About Comments

Reader comments on are the opinions of the writer, not The Sacramento Bee. If you see an objectionable comment, click the "Report Abuse" link below it. We will delete comments containing inappropriate links, obscenities, hate speech, and personal attacks. Flagrant or repeat violators will be banned. See more about comments here.

What You Should Know About Comments on is happy to provide a forum for reader interaction, discussion, feedback and reaction to our stories. However, we reserve the right to delete inappropriate comments or ban users who can't play nice. (See our full terms of service here.)

Here are some rules of the road:

• Keep your comments civil. Don't insult one another or the subjects of our articles. If you think a comment violates our guidelines click the "Report Abuse" link to notify the moderators. Responding to the comment will only encourage bad behavior.

• Don't use profanities, vulgarities or hate speech. This is a general interest news site. Sometimes, there are children present. Don't say anything in a way you wouldn't want your own child to hear.

• Do not attack other users; focus your comments on issues, not individuals.

• Stay on topic. Only post comments relevant to the article at hand.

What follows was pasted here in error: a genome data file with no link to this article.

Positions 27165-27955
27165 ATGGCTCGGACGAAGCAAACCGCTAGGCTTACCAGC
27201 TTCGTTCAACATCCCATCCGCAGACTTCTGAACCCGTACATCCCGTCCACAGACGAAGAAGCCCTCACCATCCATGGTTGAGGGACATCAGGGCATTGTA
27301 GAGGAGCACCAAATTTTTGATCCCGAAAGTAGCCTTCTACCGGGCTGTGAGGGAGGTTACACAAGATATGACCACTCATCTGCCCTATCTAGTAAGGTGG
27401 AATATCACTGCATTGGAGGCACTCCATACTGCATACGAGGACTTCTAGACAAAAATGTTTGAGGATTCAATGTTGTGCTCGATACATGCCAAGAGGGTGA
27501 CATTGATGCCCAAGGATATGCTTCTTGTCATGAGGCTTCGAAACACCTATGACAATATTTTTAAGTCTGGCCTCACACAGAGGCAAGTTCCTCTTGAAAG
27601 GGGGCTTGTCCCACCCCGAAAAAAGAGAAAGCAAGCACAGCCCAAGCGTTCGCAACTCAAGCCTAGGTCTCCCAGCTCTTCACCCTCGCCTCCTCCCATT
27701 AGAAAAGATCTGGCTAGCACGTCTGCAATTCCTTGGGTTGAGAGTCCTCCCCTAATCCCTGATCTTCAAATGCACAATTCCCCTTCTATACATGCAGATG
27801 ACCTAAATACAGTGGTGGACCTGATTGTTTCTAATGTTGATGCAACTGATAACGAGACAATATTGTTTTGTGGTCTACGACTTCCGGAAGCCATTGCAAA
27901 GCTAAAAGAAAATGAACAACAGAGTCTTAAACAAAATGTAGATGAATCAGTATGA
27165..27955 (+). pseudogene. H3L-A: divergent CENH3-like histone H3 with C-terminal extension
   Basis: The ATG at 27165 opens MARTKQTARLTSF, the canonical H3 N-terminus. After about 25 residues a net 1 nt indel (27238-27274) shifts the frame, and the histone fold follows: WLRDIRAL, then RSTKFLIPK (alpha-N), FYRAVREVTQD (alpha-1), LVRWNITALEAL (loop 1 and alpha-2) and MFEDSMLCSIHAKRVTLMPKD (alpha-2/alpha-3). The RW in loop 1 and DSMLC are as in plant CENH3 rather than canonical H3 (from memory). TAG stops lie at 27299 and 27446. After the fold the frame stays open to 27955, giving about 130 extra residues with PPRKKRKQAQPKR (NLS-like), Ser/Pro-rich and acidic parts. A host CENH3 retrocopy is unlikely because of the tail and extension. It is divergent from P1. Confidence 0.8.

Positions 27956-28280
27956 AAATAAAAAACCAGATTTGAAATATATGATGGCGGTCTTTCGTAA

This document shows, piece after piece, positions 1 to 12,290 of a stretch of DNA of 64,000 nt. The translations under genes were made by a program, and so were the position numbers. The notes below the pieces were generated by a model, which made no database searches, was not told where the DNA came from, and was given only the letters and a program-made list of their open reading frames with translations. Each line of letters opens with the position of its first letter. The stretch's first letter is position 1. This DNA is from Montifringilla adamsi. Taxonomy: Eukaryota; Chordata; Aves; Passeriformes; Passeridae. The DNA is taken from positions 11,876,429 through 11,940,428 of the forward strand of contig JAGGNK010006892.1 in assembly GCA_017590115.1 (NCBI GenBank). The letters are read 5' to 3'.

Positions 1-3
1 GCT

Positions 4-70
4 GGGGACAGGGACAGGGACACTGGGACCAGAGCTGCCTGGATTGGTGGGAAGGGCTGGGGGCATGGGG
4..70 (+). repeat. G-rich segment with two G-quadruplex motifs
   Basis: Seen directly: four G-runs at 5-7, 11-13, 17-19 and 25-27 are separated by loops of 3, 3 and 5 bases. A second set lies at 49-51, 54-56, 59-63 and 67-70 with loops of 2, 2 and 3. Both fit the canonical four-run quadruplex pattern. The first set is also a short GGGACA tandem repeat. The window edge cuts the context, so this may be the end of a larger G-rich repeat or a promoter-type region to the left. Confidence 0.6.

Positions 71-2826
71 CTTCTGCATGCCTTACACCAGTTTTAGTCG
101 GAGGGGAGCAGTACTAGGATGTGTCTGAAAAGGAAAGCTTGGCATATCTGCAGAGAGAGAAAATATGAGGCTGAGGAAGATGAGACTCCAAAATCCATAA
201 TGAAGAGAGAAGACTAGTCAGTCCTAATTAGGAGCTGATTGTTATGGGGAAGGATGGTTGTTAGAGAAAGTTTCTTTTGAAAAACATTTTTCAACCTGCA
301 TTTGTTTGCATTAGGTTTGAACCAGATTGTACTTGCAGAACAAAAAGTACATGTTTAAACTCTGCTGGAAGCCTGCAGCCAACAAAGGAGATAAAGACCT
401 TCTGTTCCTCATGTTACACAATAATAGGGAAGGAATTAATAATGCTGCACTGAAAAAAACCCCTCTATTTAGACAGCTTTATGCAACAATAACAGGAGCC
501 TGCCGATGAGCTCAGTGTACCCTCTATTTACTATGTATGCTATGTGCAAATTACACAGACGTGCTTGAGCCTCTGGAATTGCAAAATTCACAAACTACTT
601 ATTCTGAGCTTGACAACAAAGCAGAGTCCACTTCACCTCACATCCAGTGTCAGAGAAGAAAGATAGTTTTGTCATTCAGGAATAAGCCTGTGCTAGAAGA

• Do not copy and paste outside material into the comment box.

• Don't repeat the same comment over and over. We heard you the first time.

• Do not use the commenting system for advertising. That's spam and it isn't allowed.

• Don't use all capital letters. That's akin to yelling and not appreciated by the audience.

• Don't flag other users' comments just because you don't agree with their point of view. Please only flag comments that violate these guidelines.

You should also know that The Sacramento Bee does not screen comments before they are posted. You are more likely to see inappropriate comments before our staff does, so we ask that you click the "Report Abuse" link to submit those comments for moderator review. You also may notify us via email at Note the headline on which the comment is made and tell us the profile name of the user who made the comment. Remember, comment moderation is subjective. You may find some material objectionable that we won't and vice versa.

If you submit a comment, the user name of your account will appear along with it. Users cannot remove their own comments once they have submitted them.

hide comments
Sacramento Bee Job listing powered by
Quick Job Search
Used Cars
Dealer and private-party ads


Price Range:
Search within:
miles of ZIP

Advanced Search | 1982 & Older

Find 'n' Save Daily DealGet the Deal!

Local Deals